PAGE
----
The most rapid evolution, in these tools, has been natural language conversational interfaces which appear to respond in an intelligent human like way. The tools however do lack other attributes which we consider human including morality, critical thought, or common-sense judgement. The tools provide output based on patterns contained within training data which may contain bias, be incomplete, out of date or in some cases entirely false.   

 Some of the current limitations of Large Language Model (LLM) AI tools include

  • The tools do not understand what the words they produce mean. 

  • The tools will often generate arguments that are wrong. 

  • The tools will often generate false references and quotations. 

  • Content generated is not checked for accuracy. 

  • The tools can distort the truth and emphasise the strength of an opposing argument. 

  • The tools do not perform well on subjects that do not have a lot of public online discourse. 

  • The content generated is based on an historical data set which is fixed in time. 

  • Generated content can include harmful bias and reinforce stereotypes. These biases can be reinforced through further human interaction with the model. 

  • The models are trained on a data set from a Western English-speaking perspective again reinforcing particular perspectives.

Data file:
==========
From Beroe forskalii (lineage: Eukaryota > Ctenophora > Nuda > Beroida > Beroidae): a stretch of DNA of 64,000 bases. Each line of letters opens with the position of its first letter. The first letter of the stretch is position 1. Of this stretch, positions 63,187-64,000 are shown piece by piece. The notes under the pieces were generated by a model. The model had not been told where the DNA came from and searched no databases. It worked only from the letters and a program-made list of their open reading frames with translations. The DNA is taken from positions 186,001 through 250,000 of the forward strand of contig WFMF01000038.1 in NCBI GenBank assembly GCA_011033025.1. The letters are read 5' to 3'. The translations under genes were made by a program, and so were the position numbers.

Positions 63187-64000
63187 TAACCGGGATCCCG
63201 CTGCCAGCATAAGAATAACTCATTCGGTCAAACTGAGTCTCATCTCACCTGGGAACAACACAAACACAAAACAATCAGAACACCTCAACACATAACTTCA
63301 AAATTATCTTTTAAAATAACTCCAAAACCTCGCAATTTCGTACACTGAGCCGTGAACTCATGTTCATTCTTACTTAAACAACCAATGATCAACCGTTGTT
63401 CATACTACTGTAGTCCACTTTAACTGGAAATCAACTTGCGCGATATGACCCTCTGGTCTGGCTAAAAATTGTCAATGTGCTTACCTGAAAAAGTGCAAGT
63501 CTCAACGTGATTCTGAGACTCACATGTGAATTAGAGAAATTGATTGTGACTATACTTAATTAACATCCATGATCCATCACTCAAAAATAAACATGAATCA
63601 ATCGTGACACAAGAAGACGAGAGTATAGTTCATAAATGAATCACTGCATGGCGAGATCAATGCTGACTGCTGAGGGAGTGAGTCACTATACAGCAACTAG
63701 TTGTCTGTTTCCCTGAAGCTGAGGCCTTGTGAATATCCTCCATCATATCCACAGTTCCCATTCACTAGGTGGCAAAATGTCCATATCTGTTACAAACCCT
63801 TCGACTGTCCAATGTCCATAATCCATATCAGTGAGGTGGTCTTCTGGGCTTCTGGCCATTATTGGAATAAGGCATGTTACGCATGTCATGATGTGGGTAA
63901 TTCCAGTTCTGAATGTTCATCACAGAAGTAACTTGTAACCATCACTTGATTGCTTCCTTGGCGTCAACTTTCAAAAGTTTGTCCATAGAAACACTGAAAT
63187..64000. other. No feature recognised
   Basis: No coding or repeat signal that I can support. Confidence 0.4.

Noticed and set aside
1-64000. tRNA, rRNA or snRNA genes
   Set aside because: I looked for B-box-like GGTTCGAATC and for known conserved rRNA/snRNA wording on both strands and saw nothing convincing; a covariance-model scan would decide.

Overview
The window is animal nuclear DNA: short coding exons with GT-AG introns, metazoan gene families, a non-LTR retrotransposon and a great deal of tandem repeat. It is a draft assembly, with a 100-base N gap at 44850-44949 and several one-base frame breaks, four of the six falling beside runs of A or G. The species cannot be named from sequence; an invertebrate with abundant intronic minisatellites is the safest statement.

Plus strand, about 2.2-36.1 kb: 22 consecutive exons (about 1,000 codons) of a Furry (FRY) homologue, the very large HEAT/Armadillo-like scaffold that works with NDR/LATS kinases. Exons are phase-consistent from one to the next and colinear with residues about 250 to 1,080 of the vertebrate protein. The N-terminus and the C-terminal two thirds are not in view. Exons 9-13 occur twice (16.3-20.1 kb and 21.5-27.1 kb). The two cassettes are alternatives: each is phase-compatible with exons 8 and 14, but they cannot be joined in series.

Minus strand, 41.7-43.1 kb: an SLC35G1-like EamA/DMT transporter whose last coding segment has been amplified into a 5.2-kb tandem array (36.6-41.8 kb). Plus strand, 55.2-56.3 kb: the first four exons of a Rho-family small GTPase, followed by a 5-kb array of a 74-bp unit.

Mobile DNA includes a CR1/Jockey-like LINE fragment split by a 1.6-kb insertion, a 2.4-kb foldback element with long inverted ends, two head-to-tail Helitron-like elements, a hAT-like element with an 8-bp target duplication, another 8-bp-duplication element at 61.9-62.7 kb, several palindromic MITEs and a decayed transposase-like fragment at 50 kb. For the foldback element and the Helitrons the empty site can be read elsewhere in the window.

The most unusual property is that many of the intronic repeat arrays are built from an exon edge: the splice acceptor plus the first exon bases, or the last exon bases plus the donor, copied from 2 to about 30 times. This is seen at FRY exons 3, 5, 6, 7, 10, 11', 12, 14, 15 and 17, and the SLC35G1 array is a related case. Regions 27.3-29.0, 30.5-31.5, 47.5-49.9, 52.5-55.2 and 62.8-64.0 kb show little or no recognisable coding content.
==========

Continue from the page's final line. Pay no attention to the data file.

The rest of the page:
Developing skills to prompt AI tools is likely to be a useful digital skill but users should also understand the limitations, remain open, curious, and critical when making judgements about the accuracy of the content generated. 

Using AI tools at Ulster 

Information for all staff 

At Ulster, we believe that these tools will be a part of our personal and professional lives and we wish to explore their use in ethical, transparent, and reasonable ways.  It is entirely appropriate to use generative AI as part of your work if you do not claim work generated by AI as your own.  

 You may wish to use the tools as part your workflow to check ideas, or to seek guidance, if you have questions. The technologies are constantly evolving and many of us are discovering new ways to use the tools, often informed by our own professional contexts.